frustrated... budget, tools, quality of jigs.. advice? - Page 6 - Woodworking Talk - Woodworkers Forum
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post #101 of 105 Old 12-07-2013, 10:43 AM
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Originally Posted by Duane Bledsoe
If you're talking about $4 per day, as I read somewhere else in this thread, no they cannot. Stop saying it, it's starting to sound silly. It sounded silly the first time it was said. A lot of people doing woodworking and loving the craft ARE the general population. Who do you think the OP is? Who do you think I am? I love it but I absolutely cannot spare another $100 per month, or even $75 per month to purchase non essentials. I'd feel even $50 per month if it were a constant payment over a long period. But I'm not going to quit woodworking, or wait until I can someday afford that $100 payment either. Occasionally I'll be able to spare $100 in a single pop and then I'll add something to what I need to have extra abilities in the shop. That's how the general population does it. I could save that $100, and add to it, and in two years I'd have enough to buy a super nice router, or I can have a $100 Craftsman now and be active in the hobby. How can you not get that?

But anyway, if I've offended you I apologize. I got carried away with my rebuttal comments and went too far with the sarcasm. But my points have been made and now I'm done.
I don't believe I have disagreed with you on any of your points except, Crapsman are great tools.

If you want to interject sarcasm best off if you use a smiley face as those posts can easily be misunderstood.

In all the posts I've made here I have never recommended any of my tools except one. Porter Cable 690 router. And there is no argument that can break the fact that it is the best router pound for pound ever made.


Nails only hold themselves.

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post #102 of 105 Old 12-07-2013, 11:28 AM
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Originally Posted by amckenzie4 View Post
It's more useful to talk about "good tools" and "bad tools."
The worst tool in my shop often turns out to be the one I blame for being crappy, when the truth is I simply don't know that I never learned to use it correctly. So read read read and find a shop buddy to do some projects with. Even someone of similar skill - the two of you may have complimentary strenghts/weaknesses so you can teach each other.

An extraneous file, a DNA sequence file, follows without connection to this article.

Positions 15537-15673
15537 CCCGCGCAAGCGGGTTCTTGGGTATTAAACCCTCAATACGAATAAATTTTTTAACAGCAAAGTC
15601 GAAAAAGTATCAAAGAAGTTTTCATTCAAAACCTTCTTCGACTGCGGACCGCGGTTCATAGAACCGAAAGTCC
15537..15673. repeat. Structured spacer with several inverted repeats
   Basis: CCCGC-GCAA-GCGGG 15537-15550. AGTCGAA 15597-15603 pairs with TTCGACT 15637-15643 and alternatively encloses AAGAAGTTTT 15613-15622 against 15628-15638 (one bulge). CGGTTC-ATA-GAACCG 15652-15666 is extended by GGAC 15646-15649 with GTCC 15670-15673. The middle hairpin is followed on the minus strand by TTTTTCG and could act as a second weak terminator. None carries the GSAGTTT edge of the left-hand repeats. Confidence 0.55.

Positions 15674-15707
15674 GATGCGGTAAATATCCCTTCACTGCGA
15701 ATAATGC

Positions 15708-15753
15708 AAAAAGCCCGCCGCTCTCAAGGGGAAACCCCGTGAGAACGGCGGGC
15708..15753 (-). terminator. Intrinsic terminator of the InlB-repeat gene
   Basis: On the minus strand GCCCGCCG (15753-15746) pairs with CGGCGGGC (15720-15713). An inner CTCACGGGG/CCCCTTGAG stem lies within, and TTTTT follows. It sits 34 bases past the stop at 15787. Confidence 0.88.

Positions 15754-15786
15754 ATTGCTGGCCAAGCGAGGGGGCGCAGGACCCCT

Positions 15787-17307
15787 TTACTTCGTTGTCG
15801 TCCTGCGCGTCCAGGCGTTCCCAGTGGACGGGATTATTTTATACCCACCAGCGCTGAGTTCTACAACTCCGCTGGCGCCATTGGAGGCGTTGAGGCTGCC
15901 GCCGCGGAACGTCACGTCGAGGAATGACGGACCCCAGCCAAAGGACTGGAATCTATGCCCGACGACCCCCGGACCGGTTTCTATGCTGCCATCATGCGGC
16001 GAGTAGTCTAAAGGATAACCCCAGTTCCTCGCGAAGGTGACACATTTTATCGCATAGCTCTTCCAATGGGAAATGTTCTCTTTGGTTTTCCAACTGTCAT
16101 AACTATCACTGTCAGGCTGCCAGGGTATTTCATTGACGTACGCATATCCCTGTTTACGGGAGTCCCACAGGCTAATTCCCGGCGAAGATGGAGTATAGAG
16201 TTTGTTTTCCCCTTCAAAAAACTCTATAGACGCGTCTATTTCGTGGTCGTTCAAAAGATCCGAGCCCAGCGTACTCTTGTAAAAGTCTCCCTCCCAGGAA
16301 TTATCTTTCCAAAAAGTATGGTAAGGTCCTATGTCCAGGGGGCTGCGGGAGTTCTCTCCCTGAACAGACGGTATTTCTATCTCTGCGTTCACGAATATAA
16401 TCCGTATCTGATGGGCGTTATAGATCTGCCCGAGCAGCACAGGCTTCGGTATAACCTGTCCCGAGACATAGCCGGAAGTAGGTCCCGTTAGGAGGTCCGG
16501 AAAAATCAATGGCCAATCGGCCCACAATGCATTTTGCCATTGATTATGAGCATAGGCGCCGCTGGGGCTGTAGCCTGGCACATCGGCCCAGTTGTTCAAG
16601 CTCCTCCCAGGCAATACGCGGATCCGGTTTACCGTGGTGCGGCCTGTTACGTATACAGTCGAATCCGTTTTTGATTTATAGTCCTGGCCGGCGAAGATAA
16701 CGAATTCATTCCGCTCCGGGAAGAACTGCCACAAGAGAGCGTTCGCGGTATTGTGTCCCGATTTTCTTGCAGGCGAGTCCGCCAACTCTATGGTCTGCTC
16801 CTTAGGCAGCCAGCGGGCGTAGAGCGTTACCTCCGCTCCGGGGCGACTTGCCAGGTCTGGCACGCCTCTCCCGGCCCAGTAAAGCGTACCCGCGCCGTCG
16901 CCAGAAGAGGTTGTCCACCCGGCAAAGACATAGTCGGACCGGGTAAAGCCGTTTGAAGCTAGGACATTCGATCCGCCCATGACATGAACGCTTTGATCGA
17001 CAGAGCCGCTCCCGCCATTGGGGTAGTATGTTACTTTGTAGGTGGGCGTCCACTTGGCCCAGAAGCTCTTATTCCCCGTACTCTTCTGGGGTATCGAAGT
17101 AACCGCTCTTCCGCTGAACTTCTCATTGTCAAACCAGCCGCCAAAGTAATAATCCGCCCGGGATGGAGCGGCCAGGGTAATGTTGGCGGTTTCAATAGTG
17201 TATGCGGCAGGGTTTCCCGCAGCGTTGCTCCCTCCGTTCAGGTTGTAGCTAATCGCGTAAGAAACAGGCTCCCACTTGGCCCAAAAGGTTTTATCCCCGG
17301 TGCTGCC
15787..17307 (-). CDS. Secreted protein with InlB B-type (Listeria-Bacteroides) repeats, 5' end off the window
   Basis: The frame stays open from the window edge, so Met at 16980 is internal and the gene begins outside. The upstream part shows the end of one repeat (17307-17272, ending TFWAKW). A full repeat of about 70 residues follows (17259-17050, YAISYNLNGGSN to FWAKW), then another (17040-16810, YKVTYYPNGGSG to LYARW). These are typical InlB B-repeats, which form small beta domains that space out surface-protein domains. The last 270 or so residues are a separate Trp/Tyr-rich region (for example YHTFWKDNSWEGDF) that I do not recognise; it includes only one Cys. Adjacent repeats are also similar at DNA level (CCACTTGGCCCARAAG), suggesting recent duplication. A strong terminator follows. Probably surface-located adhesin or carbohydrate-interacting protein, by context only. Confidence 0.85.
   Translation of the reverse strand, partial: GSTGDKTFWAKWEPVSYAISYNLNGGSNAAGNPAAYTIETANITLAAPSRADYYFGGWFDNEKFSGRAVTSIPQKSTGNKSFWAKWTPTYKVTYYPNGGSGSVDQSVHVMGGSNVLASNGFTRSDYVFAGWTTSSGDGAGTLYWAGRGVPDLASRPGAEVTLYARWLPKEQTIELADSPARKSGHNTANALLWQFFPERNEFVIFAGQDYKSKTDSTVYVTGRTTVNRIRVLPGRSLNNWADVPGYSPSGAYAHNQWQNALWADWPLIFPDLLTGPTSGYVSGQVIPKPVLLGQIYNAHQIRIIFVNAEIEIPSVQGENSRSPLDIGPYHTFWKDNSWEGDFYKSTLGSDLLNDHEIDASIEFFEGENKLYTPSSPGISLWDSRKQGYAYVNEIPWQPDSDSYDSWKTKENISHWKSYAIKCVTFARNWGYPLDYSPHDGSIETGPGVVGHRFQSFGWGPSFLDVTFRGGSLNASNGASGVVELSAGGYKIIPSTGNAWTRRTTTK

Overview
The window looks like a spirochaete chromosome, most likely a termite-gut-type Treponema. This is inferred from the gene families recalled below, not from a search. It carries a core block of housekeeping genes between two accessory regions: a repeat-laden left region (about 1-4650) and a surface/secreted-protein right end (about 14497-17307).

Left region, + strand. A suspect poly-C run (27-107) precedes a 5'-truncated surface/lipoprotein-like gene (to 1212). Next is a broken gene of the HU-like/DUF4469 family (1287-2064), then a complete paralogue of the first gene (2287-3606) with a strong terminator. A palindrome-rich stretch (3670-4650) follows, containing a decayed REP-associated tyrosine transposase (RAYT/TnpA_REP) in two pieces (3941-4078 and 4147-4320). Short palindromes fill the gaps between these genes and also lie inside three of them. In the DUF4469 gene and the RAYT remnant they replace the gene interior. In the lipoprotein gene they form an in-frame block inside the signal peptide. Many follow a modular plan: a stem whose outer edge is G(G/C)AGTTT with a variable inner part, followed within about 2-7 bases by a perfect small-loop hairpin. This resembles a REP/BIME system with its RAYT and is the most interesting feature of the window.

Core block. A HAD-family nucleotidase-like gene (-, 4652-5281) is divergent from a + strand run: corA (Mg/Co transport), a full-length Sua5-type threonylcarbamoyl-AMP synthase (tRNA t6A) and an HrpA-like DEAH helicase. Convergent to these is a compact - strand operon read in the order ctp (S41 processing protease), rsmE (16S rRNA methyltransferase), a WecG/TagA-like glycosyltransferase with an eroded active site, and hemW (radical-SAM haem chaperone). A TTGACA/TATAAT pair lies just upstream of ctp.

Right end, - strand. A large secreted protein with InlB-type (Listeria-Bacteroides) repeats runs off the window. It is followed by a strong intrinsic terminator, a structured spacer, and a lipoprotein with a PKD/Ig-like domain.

If it jams, force it. If it breaks, it needed replacing anyway!
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post #103 of 105 Old 12-08-2013, 12:56 AM
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It easier to drink. Then you have an excuse. Don't blame it in the tool.

Cut it twice, measure once and it's still too short.
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post #104 of 105 Old 01-03-2014, 03:06 PM
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Hey all I'm new to this forum just thought I'd add a little input on the crosscut sled. Sounds like you did everything right with the table saw sled except you didn't leave any room to adjust the front "fence". That your work peice rides against. I can go into a lot of detail on making one of these useful jigs but it sounds like the only thing you need to hear is how to make it adjustable and you'll be all set. If you can put the sled in the saw and clamp it to the table or clamp a board across the "table" of the fence, you can actually remove the "front fence" and make it adjustable. Just screw it to the "table" of the sled on the left side and you can use a slotted or oversized hole and a screw it on the right with a washer so that it can be adjusted. Then you can make your five sided cut and see which way you need to move the fence. Clamp it again, loosen the screw, move the fence a tiny bit and tighten the screw and repeat the process til you're as square as you need to be.
I'm not sure what your sled looks like or how it's made but if you can remove the fence you should be good to go. Also if your wooden"guide rails" have too much play in the slots you won't get consistent cuts. It's better to make those from something really hard like maple. If they start out right you can usually sand them and pass them through the saw slots over and over...and over and they'll loosen up and it'll run true but be loose enough to use. I've built a ton of euro cabs with a contractors saw and a crosscut sled that was really fine tuned and I always had square parts. I also spent years struggling and getting frustrated trying to do something I was still developing the skills for. My advice would be to focus on projects and things you want to build and get the tools you really need as you really need them.
Jeez I did t mean to be so long winded...
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post #105 of 105 Old 01-03-2014, 03:39 PM
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Sorry I meant start out tight
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